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Monolith
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Jerailey,

Just a question.

What does personality have to do with who gets teamed up with who?


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Survivor
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Are you kidding?

Teamwork isn't about whether your native abilities are similar or would complement each other well. Either is a bonus in a partnership that works. Both can be negatives where there's a personality conflict.


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Elan
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quote:
Both can be negatives where there's a personality conflict.

Having complimentary skills mingled with personality conflicts is the basis for most cop movies it seems. A good cop who follows rigid procedure and rules, teamed with a skilled cop with a bad attitude and flagrant disregard of the rules. Hollywood has been eeking out money from this storyline for a very long time.


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Jeraliey
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If team members can get along well, respect each other, and are capable of taking constructive criticism and/or orders from each other, then you'll have a good team.

However, if the team members hate each other, don't respect the others' decisions, resent having to do what the others ask them to, or have any other personality incompatibility that would interfere with group synergy, then the team will spend more time fighing each other than the bad guys. Not so good for an effective team.

All of these factors are completely dependent upon personality and have nothing to do with native superpowers.

This is not to say that the superpowers themselves can't be complimentary. However, even the most brilliantly complimentary set of powers won't help you much if the teammates are constantly in a state of conflict. Conversely, a good team will figure out a way to work around non-complimentary powers, and possibly turn them to their advantage.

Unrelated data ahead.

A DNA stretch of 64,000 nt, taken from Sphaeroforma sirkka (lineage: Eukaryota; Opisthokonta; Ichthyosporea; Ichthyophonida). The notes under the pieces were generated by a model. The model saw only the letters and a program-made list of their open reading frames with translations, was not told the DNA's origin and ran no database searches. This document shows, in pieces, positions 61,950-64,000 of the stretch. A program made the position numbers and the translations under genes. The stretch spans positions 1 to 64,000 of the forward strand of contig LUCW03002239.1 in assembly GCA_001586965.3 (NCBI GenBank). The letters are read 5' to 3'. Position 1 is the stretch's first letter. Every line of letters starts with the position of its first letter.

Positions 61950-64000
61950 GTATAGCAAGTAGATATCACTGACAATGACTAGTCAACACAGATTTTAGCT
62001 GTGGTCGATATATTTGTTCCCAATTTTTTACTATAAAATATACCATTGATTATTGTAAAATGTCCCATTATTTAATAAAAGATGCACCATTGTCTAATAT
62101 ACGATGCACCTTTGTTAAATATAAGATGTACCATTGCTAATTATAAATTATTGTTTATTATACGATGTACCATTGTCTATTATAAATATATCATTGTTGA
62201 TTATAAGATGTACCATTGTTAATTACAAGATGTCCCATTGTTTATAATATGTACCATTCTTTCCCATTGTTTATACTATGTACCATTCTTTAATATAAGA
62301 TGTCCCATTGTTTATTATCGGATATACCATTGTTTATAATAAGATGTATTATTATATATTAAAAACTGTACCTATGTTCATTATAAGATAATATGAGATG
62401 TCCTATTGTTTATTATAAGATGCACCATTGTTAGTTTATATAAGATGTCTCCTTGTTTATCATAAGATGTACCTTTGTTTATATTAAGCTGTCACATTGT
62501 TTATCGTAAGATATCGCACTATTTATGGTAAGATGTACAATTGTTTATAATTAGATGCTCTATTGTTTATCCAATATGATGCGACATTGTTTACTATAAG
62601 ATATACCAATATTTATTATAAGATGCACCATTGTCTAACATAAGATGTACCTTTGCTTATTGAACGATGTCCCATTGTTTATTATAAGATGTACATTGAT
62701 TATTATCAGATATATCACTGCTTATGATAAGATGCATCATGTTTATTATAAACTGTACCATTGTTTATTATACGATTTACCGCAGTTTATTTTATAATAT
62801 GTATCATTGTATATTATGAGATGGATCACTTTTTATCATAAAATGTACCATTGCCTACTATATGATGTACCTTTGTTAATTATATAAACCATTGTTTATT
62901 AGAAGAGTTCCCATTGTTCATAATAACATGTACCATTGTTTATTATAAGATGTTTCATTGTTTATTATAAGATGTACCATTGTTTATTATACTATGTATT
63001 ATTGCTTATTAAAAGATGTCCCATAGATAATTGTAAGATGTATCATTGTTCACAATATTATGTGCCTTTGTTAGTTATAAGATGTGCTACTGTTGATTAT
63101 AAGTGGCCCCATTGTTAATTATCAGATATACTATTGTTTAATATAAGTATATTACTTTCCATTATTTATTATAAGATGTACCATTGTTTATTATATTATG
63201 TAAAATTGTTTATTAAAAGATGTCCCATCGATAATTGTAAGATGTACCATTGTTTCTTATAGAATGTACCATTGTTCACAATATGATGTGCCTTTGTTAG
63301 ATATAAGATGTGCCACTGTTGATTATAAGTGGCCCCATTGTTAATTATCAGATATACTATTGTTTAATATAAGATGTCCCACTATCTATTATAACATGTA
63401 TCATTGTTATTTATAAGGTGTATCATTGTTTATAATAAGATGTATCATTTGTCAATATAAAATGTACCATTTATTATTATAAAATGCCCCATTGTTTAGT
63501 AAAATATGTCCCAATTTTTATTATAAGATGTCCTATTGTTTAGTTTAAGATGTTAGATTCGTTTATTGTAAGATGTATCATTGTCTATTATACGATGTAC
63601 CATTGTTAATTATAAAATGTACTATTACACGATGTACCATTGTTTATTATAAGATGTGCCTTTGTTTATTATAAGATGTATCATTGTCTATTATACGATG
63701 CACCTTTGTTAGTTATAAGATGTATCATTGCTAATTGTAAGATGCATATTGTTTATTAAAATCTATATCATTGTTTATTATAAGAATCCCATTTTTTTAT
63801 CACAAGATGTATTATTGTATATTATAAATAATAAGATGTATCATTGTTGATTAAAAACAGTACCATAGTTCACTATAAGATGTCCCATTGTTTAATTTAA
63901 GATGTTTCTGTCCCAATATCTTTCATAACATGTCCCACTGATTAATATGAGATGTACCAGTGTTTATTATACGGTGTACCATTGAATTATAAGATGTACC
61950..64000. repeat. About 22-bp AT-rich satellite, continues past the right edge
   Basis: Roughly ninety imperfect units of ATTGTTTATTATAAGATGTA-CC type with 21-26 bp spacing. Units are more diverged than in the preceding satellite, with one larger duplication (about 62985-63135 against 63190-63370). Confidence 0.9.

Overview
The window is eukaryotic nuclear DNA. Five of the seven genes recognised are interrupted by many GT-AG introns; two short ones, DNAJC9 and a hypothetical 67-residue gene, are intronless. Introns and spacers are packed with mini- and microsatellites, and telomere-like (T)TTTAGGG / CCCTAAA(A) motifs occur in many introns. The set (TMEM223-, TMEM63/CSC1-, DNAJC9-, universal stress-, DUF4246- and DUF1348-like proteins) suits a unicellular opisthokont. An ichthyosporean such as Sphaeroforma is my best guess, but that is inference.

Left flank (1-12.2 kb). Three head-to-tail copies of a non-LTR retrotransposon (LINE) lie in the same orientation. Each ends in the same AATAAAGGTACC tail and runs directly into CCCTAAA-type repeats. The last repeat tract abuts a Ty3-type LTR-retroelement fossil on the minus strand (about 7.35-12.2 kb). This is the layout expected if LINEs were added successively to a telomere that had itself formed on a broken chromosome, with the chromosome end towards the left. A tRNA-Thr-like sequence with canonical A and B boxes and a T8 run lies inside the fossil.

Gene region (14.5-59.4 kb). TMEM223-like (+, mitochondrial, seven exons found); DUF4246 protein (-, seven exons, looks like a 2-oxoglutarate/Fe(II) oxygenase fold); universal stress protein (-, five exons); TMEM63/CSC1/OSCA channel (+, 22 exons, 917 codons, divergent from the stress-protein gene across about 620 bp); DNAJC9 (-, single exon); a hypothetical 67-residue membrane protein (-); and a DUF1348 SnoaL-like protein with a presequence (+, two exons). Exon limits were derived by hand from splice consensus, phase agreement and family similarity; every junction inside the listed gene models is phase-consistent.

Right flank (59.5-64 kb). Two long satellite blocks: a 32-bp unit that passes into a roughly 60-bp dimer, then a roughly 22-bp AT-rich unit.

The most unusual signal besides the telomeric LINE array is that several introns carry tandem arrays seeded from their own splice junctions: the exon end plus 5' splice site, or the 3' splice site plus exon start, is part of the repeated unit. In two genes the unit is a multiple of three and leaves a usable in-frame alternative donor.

I reiterate: it's all about personality.


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yanos
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But as has already been pointed out, personality problems lead to good conflict story lines with more depth than just good vs evil. I'm sure we can all think of professional teams in whatever sport who have had to deal with personality conflicts. It seems in these sort of areas, the more skill they have the more personality conflicts there are.

I think X-men is a good example of this. There are a number of strong conflicts going on within the group, but when the bottom line is drawn they will fight together and not against each other. I think having no personality conflicts would be unrealistic.


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Robyn_Hood
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Did you watch the latest season of The Apprentice? Or insert favourite "reality" gameshow. They are all based on group interactions and team work. The conflict is what makes any of it worth watching (and even then...)

Yanos is right, "X-men" is a great example.

Also consider "Ender's Game". The team manipulations and conflict made it one of the more interesting books I've ever read.


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Survivor
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I think that we're getting sidetracked here. Yes, it is more dramatic to endanger the team by having interpersonal conflict between the various members. That makes the team work better as a fictional device.

But the character assembling the team in the story doesn't care about throwing in extra drama. That character is just trying to get something done for purposes that are invented by the author but cannot take the author's concerns into consideration. The poor bastard is just trying to find some cheese.